Captura de Pantalla 2021 03 29 a las 09.28.59

El motor eléctrico es un componente clave en el mundo de la industria y el transporte. La falla de un motor eléctrico puede tener un impacto significativo en los costos de mantenimiento y las ganancias de una empresa. Es por eso que, durante muchos años, muchos usuarios de motores eléctricos han estado tratando de mejorar el rendimiento de su sistema de accionamiento adoptando una estrategia de mantenimiento orientada a la predicción de fallas.

This paper presents current methods of electrical test and trend analysis of the operational health of electric motors in the context of successful predictive maintenance programs. The benefits and features of these various types of test equipment and motor testing methodologies are conveyed in the context of motor/machine “systems”, which accounts for conditions that can impact the health of a motor, but can be external to the motor itself. This paper outlines the concepts of static motor testing, or testing on a motor that is not running, as well as dynamic motor monitoring, which involves performing analysis on motors while they are in service, or operating within their application environment. It also covers an emerging type of online dynamic monitoring involving a permanently-installed networked motor analyzer that enables maintenance professionals to monitor motor system conditions from any web-accessible computer.

Technological advances in on-line testing of motors, diagnostics and motor monitoring have increased substantially over the past few years. Voltage and current signature analyses have improved the quality of predictive maintenance (PdM) compared to what RMS current and voltage measurements or power-factor readings have been able to achieve. Signature analysis has emerged from the laboratory stage to become the foundation for modern instrumentation in mainstream industrial maintenance programs. The most advanced method of current signature analysis is torque signal analysis due to the fact it offers multiple advantages. One is the instantaneous torque signature, gained from current and voltage signatures. It
is inherently demodulated, and delivers a very clear signal independent of the line frequency (either 60Hz, or variable in VFD applications). In addition to demodulation, it delivers the clearest mechanical information available on the motor system, since torque production is the primary if not sole reason for the motor’s existence. Both motor and load failures can result in costly outages or reduced production for weeks at a time in a plant environment. The cost of such failures can easily run into millions of dollars. This paper presents three case studies where modern instrumentation averted downtime or reduced output and failure. One case study is based on findings of a coal-fired power plant, the second case study presents findings of a Lignite powered plant, and the third case study involves troubleshooting a VFD application in a sawmill.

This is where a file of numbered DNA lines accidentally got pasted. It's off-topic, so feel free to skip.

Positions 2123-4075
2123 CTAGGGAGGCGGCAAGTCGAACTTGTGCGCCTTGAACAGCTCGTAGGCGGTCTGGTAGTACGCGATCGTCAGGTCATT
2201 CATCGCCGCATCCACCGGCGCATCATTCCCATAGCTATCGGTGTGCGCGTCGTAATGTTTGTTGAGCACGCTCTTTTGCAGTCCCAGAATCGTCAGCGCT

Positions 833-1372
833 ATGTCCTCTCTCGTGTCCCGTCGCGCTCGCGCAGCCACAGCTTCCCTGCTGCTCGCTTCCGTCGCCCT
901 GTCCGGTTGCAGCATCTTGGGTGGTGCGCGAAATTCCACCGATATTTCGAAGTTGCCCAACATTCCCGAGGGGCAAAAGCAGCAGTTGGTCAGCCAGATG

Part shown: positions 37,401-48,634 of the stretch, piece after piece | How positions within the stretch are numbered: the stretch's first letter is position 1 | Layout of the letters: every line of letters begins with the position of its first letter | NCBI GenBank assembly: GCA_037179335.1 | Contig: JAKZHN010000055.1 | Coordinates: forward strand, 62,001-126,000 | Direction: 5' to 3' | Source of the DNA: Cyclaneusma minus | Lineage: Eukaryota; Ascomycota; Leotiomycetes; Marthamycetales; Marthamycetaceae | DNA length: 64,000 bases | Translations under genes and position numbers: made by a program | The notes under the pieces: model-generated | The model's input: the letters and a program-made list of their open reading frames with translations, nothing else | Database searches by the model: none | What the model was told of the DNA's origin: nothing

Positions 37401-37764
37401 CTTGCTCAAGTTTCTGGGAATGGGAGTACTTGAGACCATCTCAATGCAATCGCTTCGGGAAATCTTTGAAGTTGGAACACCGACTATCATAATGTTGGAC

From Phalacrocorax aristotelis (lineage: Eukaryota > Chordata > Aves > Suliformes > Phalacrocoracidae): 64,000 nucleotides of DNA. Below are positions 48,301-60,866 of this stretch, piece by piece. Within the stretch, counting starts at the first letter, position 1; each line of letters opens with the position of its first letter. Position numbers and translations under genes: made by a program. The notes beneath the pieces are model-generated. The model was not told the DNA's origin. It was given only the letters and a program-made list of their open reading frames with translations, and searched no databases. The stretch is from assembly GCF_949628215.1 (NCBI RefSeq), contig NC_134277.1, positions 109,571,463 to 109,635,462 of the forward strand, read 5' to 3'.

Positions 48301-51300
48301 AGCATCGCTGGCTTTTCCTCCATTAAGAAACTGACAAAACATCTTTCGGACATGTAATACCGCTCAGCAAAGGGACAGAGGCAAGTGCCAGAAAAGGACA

Traction motor failures can be expensive. The costs of unplanned downtime and motor repair or replacement can be extreme, even to the point of damaging relationships with customers, including loss of business. Motor failures can also precipitate failures in other parts of a locomotive, such as the phase module drives for AC traction motors. Megger’s Baker Instruments product family includes AC and DC traction motor test solutions that completely evaluate the condition of the motor to deliver the high reliability and reduced costs necessary to stay competitive.

My goal is that this book will clarify a handful of the key points that are at the heart of most questions about infrared windows—their use and limitations.
The use of infrared (IR) inspection windows in industrial applications has grown exponentially over the past five years. Much of the recent acceptance has coincided with the increase in the level of awareness regarding electrical safety and risk reduction. Organizations such as OSHA, NFPA, CSA, IEEE, ANSI and NETA have been at the vanguard of this movement.

Electrical Ultrasound Inspection is one of the most unique applications as it is not dependent on decibel levels as much as the patterns the anomaly produces. However,limited approach restrictions can make it difficult to get the truest form of the Incident Sound Wave for pattern identification.

Over the years rotor bar problems have been a diagnostic challenge for motor maintenance professionals. Now with current signature, spectral torque analysis and automated computer diagnostic software, defining rotor health problems has been made fairly simple. However, problems arise when professionals Do not understand the underlying principles of the whats, whys and hows of dynamic rotor testing. Individuals need to be able to answer the following questions. How can an instrument 100 - 1,000 feet or more away from the motor provide information about the condition of the rotor? What are the effects going on within the motor to produce the peaks and ripples that we see? What defines the frequencies of the peaks and causes the amplitude to increase as the rotor bars break? And finally, how do we interpret those signals to make proactive decisions about motor repair scheduling?

In this article, we will present the following:

  • A conceptual explanation of rotor construction and operation
  • An explanation of the effect of a broken rotor bar on this operation
  • A review of several techniques for rotor condition analysis
  • An explanation of the calculations and where to find the faults frequencies in the
  • spectrum

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